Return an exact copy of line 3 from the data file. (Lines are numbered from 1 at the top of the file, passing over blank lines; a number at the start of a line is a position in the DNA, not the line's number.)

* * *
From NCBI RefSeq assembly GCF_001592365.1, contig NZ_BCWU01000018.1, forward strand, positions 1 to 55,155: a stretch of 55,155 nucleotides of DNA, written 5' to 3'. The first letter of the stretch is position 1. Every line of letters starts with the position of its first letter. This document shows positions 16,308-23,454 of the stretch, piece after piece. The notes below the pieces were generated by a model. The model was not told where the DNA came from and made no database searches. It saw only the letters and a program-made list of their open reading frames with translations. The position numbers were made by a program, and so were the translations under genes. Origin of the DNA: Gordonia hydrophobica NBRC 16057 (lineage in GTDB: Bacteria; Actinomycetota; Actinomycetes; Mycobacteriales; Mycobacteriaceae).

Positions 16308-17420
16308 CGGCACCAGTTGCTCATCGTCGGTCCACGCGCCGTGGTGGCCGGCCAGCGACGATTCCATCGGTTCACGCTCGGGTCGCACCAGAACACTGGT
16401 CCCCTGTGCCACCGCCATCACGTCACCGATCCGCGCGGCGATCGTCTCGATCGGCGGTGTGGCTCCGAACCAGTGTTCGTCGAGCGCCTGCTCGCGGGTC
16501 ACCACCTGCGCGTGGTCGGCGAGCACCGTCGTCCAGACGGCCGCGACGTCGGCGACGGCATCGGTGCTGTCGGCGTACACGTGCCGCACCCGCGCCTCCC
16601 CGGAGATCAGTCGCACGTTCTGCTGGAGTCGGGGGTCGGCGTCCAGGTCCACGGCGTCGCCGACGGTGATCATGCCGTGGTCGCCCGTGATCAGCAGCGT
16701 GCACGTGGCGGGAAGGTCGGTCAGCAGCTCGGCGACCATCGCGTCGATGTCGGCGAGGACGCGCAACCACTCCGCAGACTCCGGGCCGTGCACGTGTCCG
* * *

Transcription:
16308 CGGCACCAGTTGCTCATCGTCGGTCCACGCGCCGTGGTGGCCGGCCAGCGACGATTCCATCGGTTCACGCTCGGGTCGCACCAGAACACTGGT